- This month - A Dream Playhouse is the chosen class project of Leadership Hancock County 2015, but it's hardly child's play. Find out about the Leadership program and the 2015 class goal to raise awareness for CASA!
The class project may be a playhouse, but for the twenty-eight participants in the 2015 Leadership Hancock County program, it’s anything but child’s play.
The original playhouse drawing was selected by the Leadership class from dozens of entries submitted by by Hancock County school children. It’s being designed and built students at the Hancock County School District’s Career and Technical Center. When it’s finished, this Dream Playhouse will be raffled off to benefit CASA (Court Appointed Special Advocate), the local branch of an effective national program that works to protect the interests of abused and neglected children.
Talk of the Town
Procrastinators will be able to purchase tickets at the last moment and the drawing will take place around 3:30pm. The family-friendly event will also feature cook-out food (courtesy of Tri-R Bar & Grill), free tours of the museum and music – as well as fun and games for children.
The Raising the Roof Patrons’ Party for the event’s sponsors will begin immediately afterward at 3:30pm, lasting until 5pm. In addition to the cook-out food, wine (donated by Rosetti’s Liquor Barrel) and beer (donated by Lazy Magnolia Brewery) will be served.
Raffle tickets are $5 each or five for $20 and can be purchased online here.
The purpose of the project is two-fold: the class hopes to raise both awareness and money for the CASA program, as well as showcase the Waveland Ground Zero Museum.
Since the program was introduced nearly two decades ago, thirteen classes have produced 320 graduates, many of whom have gone on to become “change agents for the good of Hancock County.”
For the past three years, Janell Nolan has served as the chair of the Chamber’s Steering Committee for Leadership Hancock County (LHC). She calls the program a community effort, saying that it wouldn’t be possible without the support of volunteers, sponsors and local businesses.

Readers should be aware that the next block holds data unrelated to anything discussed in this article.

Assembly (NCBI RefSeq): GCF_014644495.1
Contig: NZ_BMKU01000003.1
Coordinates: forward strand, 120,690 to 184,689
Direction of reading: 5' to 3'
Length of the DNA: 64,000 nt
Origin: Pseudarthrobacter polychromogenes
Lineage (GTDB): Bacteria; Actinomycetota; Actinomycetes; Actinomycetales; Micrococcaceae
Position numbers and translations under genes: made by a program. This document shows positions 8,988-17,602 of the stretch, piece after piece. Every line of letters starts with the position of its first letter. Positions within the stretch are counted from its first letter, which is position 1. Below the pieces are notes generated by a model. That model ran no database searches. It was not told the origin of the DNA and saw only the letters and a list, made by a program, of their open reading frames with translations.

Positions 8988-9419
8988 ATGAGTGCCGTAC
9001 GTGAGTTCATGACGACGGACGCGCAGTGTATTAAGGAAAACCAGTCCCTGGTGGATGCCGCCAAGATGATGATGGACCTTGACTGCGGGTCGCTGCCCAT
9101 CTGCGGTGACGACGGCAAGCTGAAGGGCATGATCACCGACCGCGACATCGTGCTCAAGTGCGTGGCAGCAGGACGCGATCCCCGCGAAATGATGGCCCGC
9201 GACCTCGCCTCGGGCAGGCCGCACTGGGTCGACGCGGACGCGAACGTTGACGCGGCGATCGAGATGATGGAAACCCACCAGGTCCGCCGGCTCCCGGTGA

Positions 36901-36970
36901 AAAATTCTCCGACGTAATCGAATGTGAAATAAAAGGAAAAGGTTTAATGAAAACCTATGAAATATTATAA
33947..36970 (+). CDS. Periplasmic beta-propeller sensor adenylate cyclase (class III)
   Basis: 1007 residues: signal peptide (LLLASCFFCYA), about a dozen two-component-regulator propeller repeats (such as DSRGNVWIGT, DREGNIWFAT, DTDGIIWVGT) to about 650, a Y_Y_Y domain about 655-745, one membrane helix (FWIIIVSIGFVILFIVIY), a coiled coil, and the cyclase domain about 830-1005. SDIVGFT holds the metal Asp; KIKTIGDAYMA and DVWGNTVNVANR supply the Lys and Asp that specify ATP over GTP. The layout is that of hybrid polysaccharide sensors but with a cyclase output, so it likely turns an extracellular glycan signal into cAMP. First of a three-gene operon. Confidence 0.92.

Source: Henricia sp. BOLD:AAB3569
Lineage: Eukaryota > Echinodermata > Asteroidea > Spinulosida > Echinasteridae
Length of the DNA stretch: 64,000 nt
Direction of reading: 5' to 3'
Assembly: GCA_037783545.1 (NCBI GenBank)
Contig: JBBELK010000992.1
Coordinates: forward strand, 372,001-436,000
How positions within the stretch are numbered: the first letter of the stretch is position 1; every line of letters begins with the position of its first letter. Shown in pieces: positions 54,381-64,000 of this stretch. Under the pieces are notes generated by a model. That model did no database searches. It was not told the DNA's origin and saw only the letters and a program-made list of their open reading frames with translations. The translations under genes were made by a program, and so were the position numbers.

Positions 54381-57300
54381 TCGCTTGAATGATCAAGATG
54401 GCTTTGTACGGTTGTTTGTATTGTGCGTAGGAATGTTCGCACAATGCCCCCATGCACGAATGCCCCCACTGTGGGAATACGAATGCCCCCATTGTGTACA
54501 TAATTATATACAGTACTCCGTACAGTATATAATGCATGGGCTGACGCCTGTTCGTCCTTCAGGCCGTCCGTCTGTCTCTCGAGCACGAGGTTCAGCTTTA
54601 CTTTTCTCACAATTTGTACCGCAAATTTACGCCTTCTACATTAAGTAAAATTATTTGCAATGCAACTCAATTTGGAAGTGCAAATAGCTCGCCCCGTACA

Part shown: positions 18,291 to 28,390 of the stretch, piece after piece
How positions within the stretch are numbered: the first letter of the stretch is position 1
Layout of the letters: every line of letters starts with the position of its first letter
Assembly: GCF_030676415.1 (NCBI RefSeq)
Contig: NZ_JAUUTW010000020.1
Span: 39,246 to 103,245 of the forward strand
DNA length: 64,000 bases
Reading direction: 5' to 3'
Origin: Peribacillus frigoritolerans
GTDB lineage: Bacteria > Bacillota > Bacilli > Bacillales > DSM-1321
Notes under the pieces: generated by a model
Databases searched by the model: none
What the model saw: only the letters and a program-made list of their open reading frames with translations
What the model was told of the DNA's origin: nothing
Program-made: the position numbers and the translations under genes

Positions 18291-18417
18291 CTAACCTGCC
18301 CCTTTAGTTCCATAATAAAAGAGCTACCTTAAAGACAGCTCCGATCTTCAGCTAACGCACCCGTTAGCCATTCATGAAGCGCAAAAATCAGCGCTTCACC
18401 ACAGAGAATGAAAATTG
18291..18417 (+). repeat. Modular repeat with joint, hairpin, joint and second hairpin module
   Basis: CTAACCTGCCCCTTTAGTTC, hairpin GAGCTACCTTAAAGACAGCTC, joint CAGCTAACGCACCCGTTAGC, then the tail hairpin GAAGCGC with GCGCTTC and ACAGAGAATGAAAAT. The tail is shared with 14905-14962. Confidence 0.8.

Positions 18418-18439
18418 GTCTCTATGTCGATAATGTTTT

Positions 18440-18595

Nolan says that each September the new leadership class kicks off with a leadership assessment and an alumni meet and greet. That’s followed by a two-day retreat in October that focuses on team-building and leadership skills. That session sets the foundation for the next six months where the classes take a close look at the six building blocks integral to economic and community development in Hancock County: social infrastructure, workforce development, Stennis Space Center, economic development, civic infrastructure, and cultural heritage and preservation. The program also tasks each class with a project. LHC participants receive a certificate of graduation and celebrate their dedication and hard work in June, with a graduation ceremony and dinner.
“The personal and professional relationships that are built in the leadership classes are invaluable.”
Nolan has observed a few things about the program. “Every year, it is truly inspiring to see how the LHC participants – whether collectively or individually, digest the nine-month experience and immediately begin working on fulfilling a need or taking on challenges to improve the quality of life in Hancock County. The 2015 class came up with an innovative plan that would benefit both CASA and the Ground Zero Museum.”
“The LHC Class of 2015 has been working on this fantastic project,” says Nolan. “It’s been nothing short of amazing to watch them pull it together. They’ve involved the school districts, the children, the faculty and staff of the Career and Technology center and built partnerships with many local businesses.”
“In just a short period of time, they’ve already increased awareness of CASA’s mission exponentially. It’s a win-win for everybody – especially our future - the children of Hancock County.”
For more information on the Raising the Roof event, click here.
To read about CASA’s annual Mardi Gras Gala, click here for the January “Talk of the Town.”